Could their telly be worse than their soccer?

‘Do try and get out a bit when you’re there,’ said a concerned friend. ‘You know what you’re like about British telly.’ ‘Quality with a capital Kwer, wasn’t it?’ said another, sipping the cuppa I’d just made her. I quelled her with a glance before launching into a list of all the things I expected to see in Britain that were not actually bounded by a TV screen. Then I started putting them right about the British TV thing. Un­biased news coverage, I said. Free and independent commentary, I said. Intelligent quiz shows, said I. Brilliant new comedies and adaptations of great works, I continued. I must have gone on a bit about it because when I eventually finished they were in deep conversation, being horribly kind about an absent friend, something I was also about to become quite soon.

Well, they’re being reasonably kind to me now I’m back: they love being vindicated. To put it mildly, most of British TV makes you understand why they like Neighbours and Home and Away so much. There is a kind of bad TV that is compulsively watchable, and there is a kind of bad TV that sends you out to look at the tourist sites even when you are only there to visit relatives: British museums and monuments and markets are doing great business.

First the good stuff. Patrick Kielty’s Almost Live was a clever, vicious Backberner type of show that flayed Bush and Blair with a potted history of the bin Laden/Taliban/CIA/Bush Snr./Gulf War/oil connection that any child could understand. And I was able to save about 40 zillion dollars not going to Covent Garden because the Royal Opera House’s latest (David McVicar) production of the opera I wanted to see, Mozart’s Magic Flute, was televised on BBC2. There was some really good singing, particularly from Simon Keenlyside (a fantastic Papageno) and Dorothea Roschman as a bang-on-accurate Pamina—and Colin Davis was conducting. And it was fun to sit there and bag John MacFarlane’s truly awful po-mo ragbag costumes and the dreary black stage sets while appreciating Davis’ wise, singer-friendly tempi making Mozart’s music even more humane and gorgeous. But Roschman should never forgive MacFarlane for putting her well-rounded soprano form into a boned bodice which was strapless and kept threatening to become topless whenever she took a deep breath. In ‘Ach, ich fühls’ it was touch and go. And the skirt was of layered grey-brown tulle that looked as though it had been through a dogfight. The effect was very much the battered ballerina, a sylphide down on her luck. The Three Ladies were all done up in drag-artist ballgowns. The Queen of the Night (sung competently but rather thinly by Diana Damrau) was more of the same but was allowed a pointy vampire hairline. Papagena was dressed as a 20th-century Amsterdam hooker, while all the blokes were allowed to swan around in 18th-century brocade dressing gowns and knee breeches—except for Papageno and the Three Boys, whose garb was puzzlingly and tastelessly Warsaw ghetto. But Thomas Allen was the Speaker of the Temple and it doesn’t get much better vocally than that.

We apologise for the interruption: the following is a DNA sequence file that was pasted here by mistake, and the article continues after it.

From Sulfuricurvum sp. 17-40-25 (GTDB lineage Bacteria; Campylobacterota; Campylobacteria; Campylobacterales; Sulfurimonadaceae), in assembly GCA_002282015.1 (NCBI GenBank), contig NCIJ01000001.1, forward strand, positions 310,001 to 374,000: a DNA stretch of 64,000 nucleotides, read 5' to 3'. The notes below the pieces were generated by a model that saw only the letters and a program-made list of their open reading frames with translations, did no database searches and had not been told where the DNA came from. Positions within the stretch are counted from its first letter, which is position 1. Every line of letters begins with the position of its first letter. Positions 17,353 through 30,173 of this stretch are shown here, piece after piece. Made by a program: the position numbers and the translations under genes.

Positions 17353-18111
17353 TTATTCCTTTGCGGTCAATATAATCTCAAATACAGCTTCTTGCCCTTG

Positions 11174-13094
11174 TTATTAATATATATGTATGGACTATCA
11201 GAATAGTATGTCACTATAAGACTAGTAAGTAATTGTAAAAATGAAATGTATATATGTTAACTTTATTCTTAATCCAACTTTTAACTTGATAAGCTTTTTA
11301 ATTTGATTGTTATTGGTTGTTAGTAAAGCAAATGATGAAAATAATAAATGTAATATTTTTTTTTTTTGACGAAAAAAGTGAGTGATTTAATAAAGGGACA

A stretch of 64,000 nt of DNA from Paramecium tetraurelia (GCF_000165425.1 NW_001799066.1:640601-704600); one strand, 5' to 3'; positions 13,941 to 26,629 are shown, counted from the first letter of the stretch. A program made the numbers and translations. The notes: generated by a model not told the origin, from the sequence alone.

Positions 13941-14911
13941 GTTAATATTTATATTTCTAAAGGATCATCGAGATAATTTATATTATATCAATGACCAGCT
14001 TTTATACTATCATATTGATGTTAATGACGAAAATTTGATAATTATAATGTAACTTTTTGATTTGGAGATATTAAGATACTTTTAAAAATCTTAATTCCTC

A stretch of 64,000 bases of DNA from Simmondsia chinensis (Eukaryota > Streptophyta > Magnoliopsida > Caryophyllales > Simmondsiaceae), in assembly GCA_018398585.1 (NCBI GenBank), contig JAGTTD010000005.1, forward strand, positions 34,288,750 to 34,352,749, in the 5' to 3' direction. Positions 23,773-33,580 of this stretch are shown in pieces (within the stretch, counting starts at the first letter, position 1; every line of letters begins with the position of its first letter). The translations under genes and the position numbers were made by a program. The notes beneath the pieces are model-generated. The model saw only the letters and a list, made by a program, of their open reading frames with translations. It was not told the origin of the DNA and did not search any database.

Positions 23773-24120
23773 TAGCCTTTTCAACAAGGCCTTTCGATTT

But oh deary me, the debit side. The really old movies at prime time (Dances With Wolves, Close Encounters of the Third Kind, Last Action Hero); the terrible morning shows; the witless cooking shows; the interminable soaps; the scarily boring game shows; the endless array of reality TV shows. One of the last-mentioned was called Wife Swap. Two families, hand-picked for deep emotional incompatibility and class conflict, swap their wives and mothers for a fortnight. In the episode I saw, a legal secretary with a nerdy sort of spouse and a spoilt and needy four-year-old daughter was swapped with a breezy mother of six whose husband was a nightclub bouncer. I hasten to add that there was no sex, but to say that decencies were observed would be to assert that indecency is only about inappropriate genital activity. There is no decency and no kindness in these programs. Unfortunately it was a great success, and will be copied in America, which means that it will probably get here unless we’re very lucky.

We also had the doubtful privilege of seeing the Martin Bashir interview with Michael Jackson before anywhere else in the world. It was harrowing and awful and disturbing, but hardly more so than some of the commentary afterwards: one expert on a chat show next morning asserted that the real problem was that Jackson must have a yeast infection making him irrational. Did he or didn’t he molest the children he slept with? The question was thrown around endlessly by press and TV pundits. All that came of it was a feeling of decadence and wasted words: we were no nearer to the truth than when we began.

The New Yorker seemed to say it best in its own elegant way: the following week carried a Leo Cullum cartoon of Peter Pan in court. The judge was saying to his lawyer, ‘Your client’s refusal to grow up does not preclude him from being tried as an adult.’ And while we’re on cartoonists, the legendary Bruce Petty has a series of short animations coming up in March on ABC. Watch out for them: their reality is a damn sight more real than reality TV. ?

Juliette Hughes is a freelance, and peripatetic, writer.

 

 

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